the unbearable weightedness of reviewing


my new review of Bruna Mori’s Derive just went live at RAIN TAXI

check it out…

if you read my exchange with eileen a few posts down…you will think this is funny because not only was Derive published by eileen’s press Meritage. but Mori also uses homophonic transliteration! not only that, i am ever so lightly critical–in the very particular context of the work. hopefully i wont get any shite for this review.



4 thoughts on “the unbearable weightedness of reviewing

  1. Hey Craig, this is quite a good “engagement” of Bruna’s text. I honestly don’t know what shite is to be had as a result!

    But in re: review, I wonder if perhaps an additional “step” might have been helpful here – whether or not you as a reader and/or as a writer enjoyed reading this, or admired it for what you have engaged in your reading of it? Does that make sense?

    I ask these questions re: review in general, and whether review necessarily entails that endorsement or opposite of endorsement.


  2. no shite to be had indeed. tho a few mistakes in the review which should be fixable.

    and good point about the additional step. it’s something im definitely noticing in my reviews…a ‘friend’ made fun of me and said that i dont really like or dislike anything i read. this is probably true, i just get so lost in it sometimes you know?

    thanks for commenting…i will work on this for sure…


  3. Thinking of the many review venues out there–Rain Taxi, the Boston Review, American Book Review, the Poetry Project Newsletter–and mostly being disappointed when the reviewer inevitably:

    (a) begins a review with some absurd Manichean “People doing X mostly miss the mark, but Y is different because …” or

    (b) ends the review with some neat evaluative, or worse, epiphanic, sum-up

    … well, I finally don’t care _what_ the reviewer’s opinion is.

    What I want from a review is some sense–almost always a much fuller sense than I get–of the nature of the project under review.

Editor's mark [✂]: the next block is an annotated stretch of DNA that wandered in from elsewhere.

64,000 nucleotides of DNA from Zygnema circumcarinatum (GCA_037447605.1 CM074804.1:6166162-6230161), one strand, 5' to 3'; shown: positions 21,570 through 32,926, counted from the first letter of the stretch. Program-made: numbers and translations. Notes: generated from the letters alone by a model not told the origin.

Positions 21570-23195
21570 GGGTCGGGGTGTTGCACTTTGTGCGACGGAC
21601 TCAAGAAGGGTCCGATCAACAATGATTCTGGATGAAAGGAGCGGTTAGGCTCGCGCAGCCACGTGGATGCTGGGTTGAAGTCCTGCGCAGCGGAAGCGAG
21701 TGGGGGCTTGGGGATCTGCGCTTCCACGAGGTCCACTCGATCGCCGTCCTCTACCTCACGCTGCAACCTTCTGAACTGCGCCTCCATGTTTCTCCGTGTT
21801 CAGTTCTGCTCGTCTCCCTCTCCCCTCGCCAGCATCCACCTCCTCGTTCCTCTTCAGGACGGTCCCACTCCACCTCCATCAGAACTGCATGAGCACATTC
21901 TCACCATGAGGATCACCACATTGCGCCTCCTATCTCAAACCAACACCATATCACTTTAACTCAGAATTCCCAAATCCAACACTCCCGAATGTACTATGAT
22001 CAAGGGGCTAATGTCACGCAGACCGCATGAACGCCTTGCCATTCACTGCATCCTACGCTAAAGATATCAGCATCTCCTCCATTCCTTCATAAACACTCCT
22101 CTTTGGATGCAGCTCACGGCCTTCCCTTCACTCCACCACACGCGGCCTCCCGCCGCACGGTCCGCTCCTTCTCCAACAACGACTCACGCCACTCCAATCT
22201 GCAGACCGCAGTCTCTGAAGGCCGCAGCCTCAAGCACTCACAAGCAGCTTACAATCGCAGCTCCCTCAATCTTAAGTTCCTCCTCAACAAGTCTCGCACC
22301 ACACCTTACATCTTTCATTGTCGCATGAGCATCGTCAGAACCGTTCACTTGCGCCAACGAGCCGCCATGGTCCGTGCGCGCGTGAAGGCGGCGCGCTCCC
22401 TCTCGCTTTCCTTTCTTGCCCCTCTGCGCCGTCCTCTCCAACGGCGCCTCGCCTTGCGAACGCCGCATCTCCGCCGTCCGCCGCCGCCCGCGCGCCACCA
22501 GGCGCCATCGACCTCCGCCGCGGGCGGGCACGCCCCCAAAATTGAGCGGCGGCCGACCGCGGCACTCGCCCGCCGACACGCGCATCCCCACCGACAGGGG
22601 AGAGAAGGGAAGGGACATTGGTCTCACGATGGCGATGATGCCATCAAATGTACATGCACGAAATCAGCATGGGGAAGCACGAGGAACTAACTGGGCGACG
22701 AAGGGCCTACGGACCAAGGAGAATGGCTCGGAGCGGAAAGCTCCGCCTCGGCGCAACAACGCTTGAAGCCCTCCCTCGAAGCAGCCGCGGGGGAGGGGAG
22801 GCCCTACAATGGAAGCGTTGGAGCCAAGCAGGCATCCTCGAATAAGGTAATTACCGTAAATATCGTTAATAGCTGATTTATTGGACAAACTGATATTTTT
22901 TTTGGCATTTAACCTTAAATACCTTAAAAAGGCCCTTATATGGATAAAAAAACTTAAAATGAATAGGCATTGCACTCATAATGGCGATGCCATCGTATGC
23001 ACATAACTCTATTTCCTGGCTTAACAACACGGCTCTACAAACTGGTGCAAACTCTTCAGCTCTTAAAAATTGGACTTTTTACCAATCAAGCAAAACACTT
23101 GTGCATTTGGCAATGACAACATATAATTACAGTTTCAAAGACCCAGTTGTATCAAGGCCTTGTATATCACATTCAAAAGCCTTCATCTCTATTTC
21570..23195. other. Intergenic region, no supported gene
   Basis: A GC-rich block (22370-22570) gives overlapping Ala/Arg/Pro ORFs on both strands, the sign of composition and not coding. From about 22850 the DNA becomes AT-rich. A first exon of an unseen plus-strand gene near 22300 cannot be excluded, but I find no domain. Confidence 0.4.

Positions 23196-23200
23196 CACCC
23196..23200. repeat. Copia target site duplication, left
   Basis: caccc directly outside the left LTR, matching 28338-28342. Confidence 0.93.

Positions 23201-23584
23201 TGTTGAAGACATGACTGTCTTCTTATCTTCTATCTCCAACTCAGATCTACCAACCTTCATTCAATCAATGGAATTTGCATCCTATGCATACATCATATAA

Tough to get that when it’s buried under a mountain of some reviewer’s preconceived ideas and preferences.

    Not that opinion is out of place in reviews–at all–but that for any real engagement with a text, the reviewer has to be present enough to see/hear/grok what’s going on. Too often, that step–sometimes merely out of consideration for space (e.g., book reviews in print tend to be relatively short)–is given short shrift, often even ignored altogether.

    I liked this review very much, Craig–as well as your Javier and Magee reviews–neither of which was without opinion, for the simple fact that you really did the work too many people don’t bother with: engaging with the work, with what the poet is up to, and how what they’re up to is made manifest in the words on the page, prior to judging it.

  4. thanks gary!

    def agree about how in some reviews the text gets buried in the reviewers preconceived preference. these are always painful for me to read since the reviewer can never really prove the validity of their opinions.

    one thing nice about the online venues is that they are usually open to longer reviews, reviews that can engage with the text and can take the step that barbara suggests.

    tho, this is too often determined by the journal. i’ve had many reviews rejected from places with the editors saying that the review wasnt opinionated enough–that they couldnt get a sense of how i FEEL. i wont argue with that….but i simply resist writing that kind of review.

    as in, these editors dont think a reviewer’s opinion/feelings is only a ‘step’, but the whole frickin staircase! (or something).

    anyhow, thanks for the comments!!! am learning a lot here!

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